When you or a loved one is admitted to our hospice or palliative care program at Valley Baptist, it’s important that you be prepared for every outcome. Should you or a loved one become incapable of expressing your wishes or making a decision, advanced directive documents can help determine the next course of action.
These documents can help families as well as health care providers determine the next stage of treatment when someone is incapable of making a decision. Documents include:
A Living Will (or Directive to Physicians, Families and Surrogates)
Living wills are legal documents describing the kind of medical or life-sustaining treatments you choose in the event of being seriously or terminally ill. It does not give someone else the power to make decisions for you.*
A Medical Durable Power of Attorney
A DPA grants a person you trust the power to make health care decisions on your behalf in the event you are medically incapacitated and are unable to make those decisions on your own.*
A Do Not Resuscitate Order (DNR)
Valley Baptist staff will always help patients in the event their heart stops or if they stop breathing, unless given instructions not to do so. A DNR is a request not to conduct CPR in the event your heart stops or you stop breathing. DNR orders may be made for your doctor for inclusion in your medical chart and are accepted by doctors and hospitals in all states.
Should You Have an Advance Directive?
The creation of an advance directive helps ease the stress of family and doctors before you’re faced with a serious injury or illness. Using an advance directive, you can help guide the course of medical treatment throughout your hospice care.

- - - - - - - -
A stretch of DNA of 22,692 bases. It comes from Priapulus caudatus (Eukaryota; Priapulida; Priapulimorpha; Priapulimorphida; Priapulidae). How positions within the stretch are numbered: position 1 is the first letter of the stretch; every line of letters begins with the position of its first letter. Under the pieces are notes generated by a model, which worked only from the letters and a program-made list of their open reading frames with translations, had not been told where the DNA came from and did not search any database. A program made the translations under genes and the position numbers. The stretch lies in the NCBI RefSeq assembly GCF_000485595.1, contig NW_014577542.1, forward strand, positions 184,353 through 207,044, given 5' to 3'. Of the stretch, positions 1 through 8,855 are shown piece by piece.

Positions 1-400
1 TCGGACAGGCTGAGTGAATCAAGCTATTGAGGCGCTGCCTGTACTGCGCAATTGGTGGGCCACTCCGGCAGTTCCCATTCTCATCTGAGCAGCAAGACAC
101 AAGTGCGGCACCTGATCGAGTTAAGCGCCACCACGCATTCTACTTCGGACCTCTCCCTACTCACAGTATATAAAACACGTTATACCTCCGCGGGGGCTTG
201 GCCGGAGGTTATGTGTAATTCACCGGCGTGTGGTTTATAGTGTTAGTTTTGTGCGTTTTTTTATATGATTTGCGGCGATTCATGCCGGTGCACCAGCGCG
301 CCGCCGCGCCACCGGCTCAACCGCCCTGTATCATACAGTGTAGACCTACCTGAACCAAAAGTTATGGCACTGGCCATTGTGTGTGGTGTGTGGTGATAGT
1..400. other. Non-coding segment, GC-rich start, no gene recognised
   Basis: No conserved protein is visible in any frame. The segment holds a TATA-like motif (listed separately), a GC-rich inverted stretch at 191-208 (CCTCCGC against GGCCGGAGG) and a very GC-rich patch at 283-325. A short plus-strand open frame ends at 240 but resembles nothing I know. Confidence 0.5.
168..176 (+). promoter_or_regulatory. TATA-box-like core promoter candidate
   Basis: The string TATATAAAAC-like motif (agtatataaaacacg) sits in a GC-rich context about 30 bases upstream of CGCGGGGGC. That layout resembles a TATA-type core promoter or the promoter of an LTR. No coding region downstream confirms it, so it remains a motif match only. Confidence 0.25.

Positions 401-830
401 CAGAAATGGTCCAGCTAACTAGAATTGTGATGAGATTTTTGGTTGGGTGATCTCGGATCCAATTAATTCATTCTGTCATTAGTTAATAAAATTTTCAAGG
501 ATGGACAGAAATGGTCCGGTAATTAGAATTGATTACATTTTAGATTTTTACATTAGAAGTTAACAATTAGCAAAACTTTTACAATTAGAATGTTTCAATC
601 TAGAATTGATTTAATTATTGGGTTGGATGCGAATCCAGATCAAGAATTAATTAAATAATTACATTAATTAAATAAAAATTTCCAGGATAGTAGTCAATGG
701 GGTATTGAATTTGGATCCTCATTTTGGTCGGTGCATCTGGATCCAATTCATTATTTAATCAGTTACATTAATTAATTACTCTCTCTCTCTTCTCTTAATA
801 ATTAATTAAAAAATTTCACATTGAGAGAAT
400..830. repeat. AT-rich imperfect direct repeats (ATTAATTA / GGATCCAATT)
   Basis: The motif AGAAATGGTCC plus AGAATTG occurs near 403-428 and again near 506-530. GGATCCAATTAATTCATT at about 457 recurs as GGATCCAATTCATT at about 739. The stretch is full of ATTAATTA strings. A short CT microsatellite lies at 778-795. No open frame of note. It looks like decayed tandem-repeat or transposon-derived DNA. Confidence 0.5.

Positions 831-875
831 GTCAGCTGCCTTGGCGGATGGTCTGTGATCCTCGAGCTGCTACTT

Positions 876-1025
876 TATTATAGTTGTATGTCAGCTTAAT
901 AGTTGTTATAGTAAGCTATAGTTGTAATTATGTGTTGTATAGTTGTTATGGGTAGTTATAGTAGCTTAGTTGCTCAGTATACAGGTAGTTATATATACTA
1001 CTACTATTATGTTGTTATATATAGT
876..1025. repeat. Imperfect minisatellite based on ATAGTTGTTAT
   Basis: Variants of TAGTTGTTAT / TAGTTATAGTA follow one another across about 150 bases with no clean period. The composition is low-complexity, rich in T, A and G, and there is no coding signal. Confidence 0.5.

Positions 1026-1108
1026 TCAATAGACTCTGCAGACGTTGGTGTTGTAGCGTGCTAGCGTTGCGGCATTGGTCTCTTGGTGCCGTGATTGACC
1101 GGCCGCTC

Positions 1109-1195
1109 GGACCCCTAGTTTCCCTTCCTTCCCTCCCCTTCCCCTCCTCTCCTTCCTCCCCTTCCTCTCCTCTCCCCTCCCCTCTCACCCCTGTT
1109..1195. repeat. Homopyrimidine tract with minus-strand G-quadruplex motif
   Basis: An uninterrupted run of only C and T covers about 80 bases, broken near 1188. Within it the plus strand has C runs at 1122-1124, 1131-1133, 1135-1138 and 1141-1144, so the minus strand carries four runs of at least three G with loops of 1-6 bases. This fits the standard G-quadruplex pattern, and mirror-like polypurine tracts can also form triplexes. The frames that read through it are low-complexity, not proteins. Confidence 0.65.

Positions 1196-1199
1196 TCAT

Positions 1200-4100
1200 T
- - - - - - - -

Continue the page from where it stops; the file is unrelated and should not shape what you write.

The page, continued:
Most patients who have an advance directive are older adults, but it’s never too soon to take preventive measures in the event of an emergency.
Your Health Care Agent
The person you choose as your agent:
- Must be 18 years or older
- Cannot be your treating health care provider
- Cannot be an employee of your health care provider, unless related to you
- Cannot be your residential care provider, unless related to you
- Has the authority to make health care decisions on your behalf only when your attending doctor certifies you as incapable of deciding for yourself
- Must make health care decisions on your behalf if you do not have documented health care directives, even in the result of end of life
- Cannot make a decision for you if you object, regardless of capacity
- Cannot make a decision for you if a medical power of attorney is in effect
For more information regarding advance directives, please ask for one of our hospice specialists at (956) 389-1194.*Living wills and DPAs are legal in Texas but may not be in other states. However, these documents may still help guide treatment by your doctor or loved ones.